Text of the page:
The task of laying a biblical foundation for a theological discussion of spiritual warfare is an extremely difficult one. On the one hand, a comprehensive examination of the many relevant biblical texts would require much more time than can be allotted to this dimension of the issue at a consultation of this nature. (1) On the other hand, such an examination might generate an interpretation of the biblical text that is less than wholistic owing to the fact that this issue, as any other, is only one dimension of the biblical witness and undue attention to it might give a false impression of its significance. Thus, I shall attempt to offer one slice of the larger whole as a means of gaining leverage on this challenging issue.
The aspect of this topic on which I shall focus is the origins of illness in New Testament thought. Such an approach is especially suited for this consultation in that often discussions about spiritual warfare focus on the issues of infirmity and healing. By focusing on origins of illness, a better understanding of spiritual warfare may be attained as the role of the Devil and demons in afflicting individuals is seen alongside other origins of illness, thereby preserving the tension of the biblical text itself on this topic.
In a previous investigation I sought to discover NT thinking and attitudes about origins of illness by examining the various NT writings on their own terms. (2) That study attempted to allow the different NT voices to be heard in all their variety and diversity before putting them into dialogue with one another. In what follows, I shall share my thoughts on how the various voices might be placed into dialogue with one another in order to push toward the possible construction of a NT theology of the Devil, disease, and deliverance. (3)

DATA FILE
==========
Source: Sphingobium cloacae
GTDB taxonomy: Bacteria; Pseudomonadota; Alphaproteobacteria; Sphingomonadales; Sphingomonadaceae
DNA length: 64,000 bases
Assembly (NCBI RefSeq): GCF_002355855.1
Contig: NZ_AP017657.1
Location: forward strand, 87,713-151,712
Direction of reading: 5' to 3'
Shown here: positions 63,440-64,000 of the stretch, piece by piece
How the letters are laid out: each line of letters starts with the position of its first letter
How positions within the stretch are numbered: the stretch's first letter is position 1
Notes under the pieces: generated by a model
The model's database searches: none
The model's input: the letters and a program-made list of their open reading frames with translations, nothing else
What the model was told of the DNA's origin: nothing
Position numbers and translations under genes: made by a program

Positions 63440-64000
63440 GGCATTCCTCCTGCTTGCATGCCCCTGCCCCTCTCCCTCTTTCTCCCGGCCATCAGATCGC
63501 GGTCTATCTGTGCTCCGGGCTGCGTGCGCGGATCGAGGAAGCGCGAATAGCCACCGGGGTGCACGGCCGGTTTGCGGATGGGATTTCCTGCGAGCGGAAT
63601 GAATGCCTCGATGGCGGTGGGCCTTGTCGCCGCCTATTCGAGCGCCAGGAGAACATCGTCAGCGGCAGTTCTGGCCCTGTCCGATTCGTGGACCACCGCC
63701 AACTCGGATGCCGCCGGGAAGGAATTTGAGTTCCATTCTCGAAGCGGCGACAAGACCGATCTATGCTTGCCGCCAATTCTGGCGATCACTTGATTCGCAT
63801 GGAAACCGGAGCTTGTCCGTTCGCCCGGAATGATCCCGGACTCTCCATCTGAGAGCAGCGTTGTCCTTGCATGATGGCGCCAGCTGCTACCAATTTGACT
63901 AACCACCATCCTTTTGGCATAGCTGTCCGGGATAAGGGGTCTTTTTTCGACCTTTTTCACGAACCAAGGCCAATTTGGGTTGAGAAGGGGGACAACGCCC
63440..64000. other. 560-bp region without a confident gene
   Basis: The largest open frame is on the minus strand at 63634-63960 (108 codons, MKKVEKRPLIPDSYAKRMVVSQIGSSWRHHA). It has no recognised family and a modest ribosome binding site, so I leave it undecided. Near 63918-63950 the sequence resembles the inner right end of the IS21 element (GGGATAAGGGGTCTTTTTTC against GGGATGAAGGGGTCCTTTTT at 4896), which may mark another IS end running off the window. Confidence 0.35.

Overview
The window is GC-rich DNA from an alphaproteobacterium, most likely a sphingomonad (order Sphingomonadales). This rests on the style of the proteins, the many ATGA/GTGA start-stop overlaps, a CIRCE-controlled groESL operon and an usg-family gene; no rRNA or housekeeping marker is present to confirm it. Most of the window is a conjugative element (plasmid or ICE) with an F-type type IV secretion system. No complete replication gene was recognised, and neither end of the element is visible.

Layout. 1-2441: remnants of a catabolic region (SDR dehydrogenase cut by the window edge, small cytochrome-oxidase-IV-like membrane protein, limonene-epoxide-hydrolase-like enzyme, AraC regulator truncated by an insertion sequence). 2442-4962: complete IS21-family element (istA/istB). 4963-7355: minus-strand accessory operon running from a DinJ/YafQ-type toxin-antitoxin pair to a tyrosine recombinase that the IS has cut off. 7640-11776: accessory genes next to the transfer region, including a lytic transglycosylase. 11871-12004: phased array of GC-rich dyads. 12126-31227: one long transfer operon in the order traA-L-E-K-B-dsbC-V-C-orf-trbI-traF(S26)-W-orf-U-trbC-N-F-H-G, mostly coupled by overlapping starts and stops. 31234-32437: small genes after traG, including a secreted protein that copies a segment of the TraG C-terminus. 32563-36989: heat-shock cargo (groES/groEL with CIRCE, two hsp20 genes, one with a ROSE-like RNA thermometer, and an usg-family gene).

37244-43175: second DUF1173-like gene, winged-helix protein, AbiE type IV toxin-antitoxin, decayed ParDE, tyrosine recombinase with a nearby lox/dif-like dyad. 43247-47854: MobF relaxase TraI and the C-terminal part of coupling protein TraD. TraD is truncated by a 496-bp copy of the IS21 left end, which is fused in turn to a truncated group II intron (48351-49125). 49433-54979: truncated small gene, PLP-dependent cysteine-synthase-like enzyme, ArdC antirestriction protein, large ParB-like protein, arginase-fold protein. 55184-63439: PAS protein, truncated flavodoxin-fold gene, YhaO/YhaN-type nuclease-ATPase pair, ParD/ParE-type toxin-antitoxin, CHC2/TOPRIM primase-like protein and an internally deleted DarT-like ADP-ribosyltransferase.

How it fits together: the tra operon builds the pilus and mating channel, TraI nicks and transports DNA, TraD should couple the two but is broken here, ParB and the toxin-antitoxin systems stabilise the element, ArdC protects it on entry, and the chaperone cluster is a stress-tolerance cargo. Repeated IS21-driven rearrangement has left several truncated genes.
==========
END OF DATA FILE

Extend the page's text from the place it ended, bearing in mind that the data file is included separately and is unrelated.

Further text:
Origins of Illness in NT Thought
An examination of relevant texts reveals that the NT identifies three primary causes of illness and/or infirmities: God, the Devil and/or demons, and what might most appropriately be called natural (or neutral) causes.
God as Source of Infirmity and/or Death
One of the points on which there is a great deal of agreement in the NT materials is that God is often attributed a role in the origins of illness. In fact, God is described as the direct or indirect source of infirmity by the majority of NT writers (James, Paul, John, Luke-Acts) examined, the lone exceptions being Mark and Matthew. Generally speaking, the NT writers show little of the reluctance many modern students of the NT exhibit in assigning to God an active role in the affliction of individuals with disease and/or death. God’s involvement in the origins of illness is not presented in a monolithic fashion but as multi-faceted. Specifically, infirmity and/or death can be used by God as a pedagogical device, an instrument of punishment, a source of sanctification, a means of spreading the Gospel, or an instrument of salvation. Each of these dimensions is explored briefly.
Infirmity and Death as Pedagogical Device